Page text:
AN HISTORICAL PROFILE OF
RELIGION IN NICARAGUA
By Clifton L. Holland
Last revised on July 20, 2001

 

The Republic of Nicaragua is the second-largest country in Central America, bordered by Costa Rica to the south and Honduras to the north. Plagued by a humid climate, perpetual poverty and underdevelopment, natural disasters (hurricanes, floods, earthquakes and volcanic eruptions), dictatorships and corrupt governments, civil wars and foreign military intervention, many Nicaraguans decided to abandon their country beginning in the 1970s to seek refuge in Costa Rica, Miami or Los Angeles. This mass exodus of Nicaraguan refugees caused families to be separated, but it has also generated millions of dollars of support from those living abroad to help their relatives in Nicaragua. Turmoil continues to plague the nation today as political factions wage unending verbal warfare against their opponents, while seeking to gain an advantage for the next elections.

In addition, Nicaragua has long been a nation divided due to its geography and ethnicity. A central mountain range divides the country from north to south, and there are few roads on the broad Caribbean coastal plain--over half of the national territory--that is dissected by hundreds of rivers and streams. Historically, the Caribbean coast and the central mountain region have been thinly populated, whereas the Pacific coastal region has been more heavily populated, originally by Native American Indians and later by Spanish settlers and their descendents. Ethnically, prior to Spanish colonization, the Caribbean coast was populated by Miskito, Sumo and Rama Indians of Macro-Chibchan origin (the predominant group in Colombia) who lived in scattered fishing villages on the coast and along the inland waterways, whereas the Pacific coast was largely home to linguistical family groups that migrated south along the Pacific coast from present-day Mexico as early as 1,000 BC: Chontales, Chorotegas (Dirianes and Nagrandanos), and Nicaraos (Nahua-Náhuatl-Pipil speakers of Uto-Aztecan origins). Today, the descendents of these ethnic groups live in the region of Matagalpa (Misumalpan), León (Subtiaba) and Masaya (Monimbó). Overall, there were about 194,000 Native American Indians in Nicaragua in 1990, the majority of whom were Roman Catholics (Pacific coast) or Protestants (Caribbean coast, mainly Moravian Miskitos).

Christopher Columbus discovered the territory of Nicaragua in 1502, during his fourth voyage to the New World, when he sailed along the Caribbean coast and explored the area of Cabo Gracias a Dios at the mouth of the Coco River. But it was not until 1523 that Spanish colonists, led by Andrés Niño and Gil González Dávila, arrived on the west coast of Nicaragua from Panama to begin the arduous task of subjugating the Indians and converting them to Roman Catholicism, and of creating Spanish settlements in Granada, León and El Realejo. Although the Spanish conquerors were successful on the Pacific coast, their efforts were unfruitful on the Caribbean coast that was dominated by the Miskito people and smaller tribes. Later, the British established an alliance with the Miskitos, who became their intermediaries with the Spanish, and the British not only established trading colonies but also their military presence on the Miskito Shore for several hundred years. The first Roman Catholic church was established in Granada in 1524 by Franciscans, but most missionary work during the colonial period was done by the Jesuits.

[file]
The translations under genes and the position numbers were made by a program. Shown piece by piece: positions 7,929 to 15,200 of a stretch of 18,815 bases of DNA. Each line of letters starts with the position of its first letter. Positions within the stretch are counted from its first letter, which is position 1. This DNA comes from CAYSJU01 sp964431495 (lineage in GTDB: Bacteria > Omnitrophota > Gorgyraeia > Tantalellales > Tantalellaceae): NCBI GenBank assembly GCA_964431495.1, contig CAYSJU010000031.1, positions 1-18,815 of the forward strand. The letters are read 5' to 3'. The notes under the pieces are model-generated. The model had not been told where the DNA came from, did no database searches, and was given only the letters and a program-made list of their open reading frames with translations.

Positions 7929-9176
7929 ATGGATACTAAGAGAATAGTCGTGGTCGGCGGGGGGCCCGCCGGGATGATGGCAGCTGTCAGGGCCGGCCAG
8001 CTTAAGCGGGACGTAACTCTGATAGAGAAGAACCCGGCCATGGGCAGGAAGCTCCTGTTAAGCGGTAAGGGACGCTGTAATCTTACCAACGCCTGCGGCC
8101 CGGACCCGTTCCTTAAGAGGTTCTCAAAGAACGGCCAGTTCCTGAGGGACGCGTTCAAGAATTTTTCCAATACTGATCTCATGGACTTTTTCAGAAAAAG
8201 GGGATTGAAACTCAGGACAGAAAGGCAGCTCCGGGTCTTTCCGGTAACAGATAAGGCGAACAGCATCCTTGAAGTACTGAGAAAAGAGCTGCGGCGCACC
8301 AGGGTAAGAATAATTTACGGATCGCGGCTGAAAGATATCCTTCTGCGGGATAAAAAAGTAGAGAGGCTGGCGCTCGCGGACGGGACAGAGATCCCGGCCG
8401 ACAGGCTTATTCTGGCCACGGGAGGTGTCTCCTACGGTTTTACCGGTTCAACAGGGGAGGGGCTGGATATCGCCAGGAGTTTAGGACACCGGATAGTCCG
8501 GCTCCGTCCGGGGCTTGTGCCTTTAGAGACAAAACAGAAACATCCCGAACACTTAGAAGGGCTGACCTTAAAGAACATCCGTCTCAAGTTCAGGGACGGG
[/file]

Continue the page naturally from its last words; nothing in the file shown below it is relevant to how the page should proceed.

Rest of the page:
Protestant missionary activity in eastern Nicaragua can be traced to Anglican efforts in the 1760s, although an Anglican influence was present as early as the 1620s among the scattered British trading settlements and logging camps on the Miskito Shore. The Wesleyan Methodists made a weak and unsuccessful attempt to establish themselves in the port of Bluefields in the 1830s, mainly among the Creoles (English-speaking Afro-Americans from the British West Indies). But serious efforts to evangelize the Creoles and Indians in eastern Nicaragua did not begin until the arrival of the German United Brethren (Moravian Church) at Bluefields in 1849. From their base in Bluefields, the Moravians began evangelizing the Miskitos, Sumos, Ramas, Garífunas (an Afro-Caribbean people deported by the British from the Island of St. Vincent to the Caribbean coast in 1789), and Creoles (concentrated in the port settlements). The Jamaican Baptists were active in the Corn Islands of Nicaragua during the 1850s, and the Anglicans renewed their efforts on the Miskito Shore during the 1880s.

Prior to 1900, few Protestant attempts had been made among the Spanish-speaking population of western Nicaragua, either in the Pacific coastal region or in the central highlands. However, several successful missionary efforts had begun to produce fruit among the Hispanicized population by 1940. The independent Central American Mission began its labors in 1900, independent Pentecostals in 1910 (Edward Barnes), the American Baptists (Northern Baptist Convention) in 1917, and the Assemblies of God in 1919 building on the work begun by Bruno Schoneich (or Shoneckey) in 1912. The Seventh-Day Adventists, who initiated mission work on the Caribbean coast among the Creoles in 1904, did not begin to expand their efforts to western Nicaragua until the 1940s.